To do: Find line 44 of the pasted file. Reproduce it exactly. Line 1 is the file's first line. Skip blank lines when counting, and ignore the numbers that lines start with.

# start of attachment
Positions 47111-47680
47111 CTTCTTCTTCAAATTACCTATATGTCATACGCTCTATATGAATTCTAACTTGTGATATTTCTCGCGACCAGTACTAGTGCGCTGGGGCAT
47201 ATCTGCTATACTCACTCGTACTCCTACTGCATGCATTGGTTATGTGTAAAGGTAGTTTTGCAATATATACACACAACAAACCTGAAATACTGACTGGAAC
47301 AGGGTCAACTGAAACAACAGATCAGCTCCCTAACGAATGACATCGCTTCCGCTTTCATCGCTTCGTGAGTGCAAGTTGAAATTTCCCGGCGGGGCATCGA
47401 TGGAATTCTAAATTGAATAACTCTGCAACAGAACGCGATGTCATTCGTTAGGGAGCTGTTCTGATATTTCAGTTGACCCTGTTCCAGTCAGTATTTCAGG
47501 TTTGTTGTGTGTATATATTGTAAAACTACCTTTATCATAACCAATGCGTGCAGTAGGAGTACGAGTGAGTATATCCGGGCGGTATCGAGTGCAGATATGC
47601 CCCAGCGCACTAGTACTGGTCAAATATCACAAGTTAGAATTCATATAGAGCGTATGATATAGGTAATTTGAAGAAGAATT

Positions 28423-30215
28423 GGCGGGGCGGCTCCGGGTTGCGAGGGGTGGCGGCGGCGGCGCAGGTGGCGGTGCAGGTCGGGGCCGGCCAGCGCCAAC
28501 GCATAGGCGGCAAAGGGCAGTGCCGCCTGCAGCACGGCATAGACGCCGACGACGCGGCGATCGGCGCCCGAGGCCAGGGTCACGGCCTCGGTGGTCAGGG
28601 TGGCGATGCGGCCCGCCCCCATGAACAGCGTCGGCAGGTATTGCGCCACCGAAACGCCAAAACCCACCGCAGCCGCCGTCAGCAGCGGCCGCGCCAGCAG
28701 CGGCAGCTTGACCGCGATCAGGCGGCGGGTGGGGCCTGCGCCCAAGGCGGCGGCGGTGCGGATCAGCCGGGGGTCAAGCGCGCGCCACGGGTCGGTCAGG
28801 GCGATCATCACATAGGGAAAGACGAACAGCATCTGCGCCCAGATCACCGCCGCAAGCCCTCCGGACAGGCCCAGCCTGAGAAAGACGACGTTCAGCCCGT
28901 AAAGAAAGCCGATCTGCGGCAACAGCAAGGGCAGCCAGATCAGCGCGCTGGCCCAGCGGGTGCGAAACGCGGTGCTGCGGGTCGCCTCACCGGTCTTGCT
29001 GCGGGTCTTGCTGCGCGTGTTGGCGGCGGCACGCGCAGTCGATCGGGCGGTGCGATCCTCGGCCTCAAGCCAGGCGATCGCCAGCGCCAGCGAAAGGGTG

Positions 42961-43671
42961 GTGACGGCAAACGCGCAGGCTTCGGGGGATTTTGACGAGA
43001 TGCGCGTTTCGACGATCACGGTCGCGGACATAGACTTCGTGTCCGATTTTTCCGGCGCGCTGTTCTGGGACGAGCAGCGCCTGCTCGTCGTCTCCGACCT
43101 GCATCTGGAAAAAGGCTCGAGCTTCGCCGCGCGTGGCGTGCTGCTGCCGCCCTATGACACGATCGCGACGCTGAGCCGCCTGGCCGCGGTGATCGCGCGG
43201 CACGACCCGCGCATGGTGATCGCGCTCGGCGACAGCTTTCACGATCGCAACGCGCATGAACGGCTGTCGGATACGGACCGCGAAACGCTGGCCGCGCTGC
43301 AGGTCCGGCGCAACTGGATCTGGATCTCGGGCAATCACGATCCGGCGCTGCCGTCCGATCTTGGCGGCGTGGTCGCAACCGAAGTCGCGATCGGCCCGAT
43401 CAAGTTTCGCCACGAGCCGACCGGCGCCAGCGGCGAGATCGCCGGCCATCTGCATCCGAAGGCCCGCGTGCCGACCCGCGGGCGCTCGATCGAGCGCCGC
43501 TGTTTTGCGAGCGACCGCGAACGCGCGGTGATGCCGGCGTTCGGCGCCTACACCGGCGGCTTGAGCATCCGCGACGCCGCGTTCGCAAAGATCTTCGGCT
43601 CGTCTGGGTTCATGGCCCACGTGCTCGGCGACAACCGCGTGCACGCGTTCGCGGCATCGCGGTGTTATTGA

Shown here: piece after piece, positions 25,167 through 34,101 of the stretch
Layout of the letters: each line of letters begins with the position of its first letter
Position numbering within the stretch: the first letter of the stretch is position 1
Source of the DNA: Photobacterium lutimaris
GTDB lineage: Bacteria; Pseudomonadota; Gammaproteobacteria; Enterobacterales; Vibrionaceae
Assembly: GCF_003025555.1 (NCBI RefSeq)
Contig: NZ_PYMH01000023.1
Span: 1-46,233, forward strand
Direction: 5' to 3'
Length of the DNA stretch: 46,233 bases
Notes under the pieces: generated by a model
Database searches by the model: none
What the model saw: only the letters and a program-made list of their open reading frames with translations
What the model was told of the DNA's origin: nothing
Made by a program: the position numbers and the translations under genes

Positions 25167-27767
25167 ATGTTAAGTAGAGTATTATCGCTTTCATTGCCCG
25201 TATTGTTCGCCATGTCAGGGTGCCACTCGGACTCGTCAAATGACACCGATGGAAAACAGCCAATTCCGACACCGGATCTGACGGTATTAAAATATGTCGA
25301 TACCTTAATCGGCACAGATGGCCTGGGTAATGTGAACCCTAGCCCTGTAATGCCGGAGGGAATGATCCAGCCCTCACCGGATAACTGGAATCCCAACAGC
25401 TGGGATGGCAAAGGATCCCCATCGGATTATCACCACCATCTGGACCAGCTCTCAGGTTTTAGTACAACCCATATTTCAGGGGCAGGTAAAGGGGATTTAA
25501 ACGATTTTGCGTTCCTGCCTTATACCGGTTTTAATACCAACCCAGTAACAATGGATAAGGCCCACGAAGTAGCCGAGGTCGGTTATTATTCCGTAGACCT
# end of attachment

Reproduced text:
25401 TGGGATGGCAAAGGATCCCCATCGGATTATCACCACCATCTGGACCAGCTCTCAGGTTTTAGTACAACCCATATTTCAGGGGCAGGTAAAGGGGATTTAA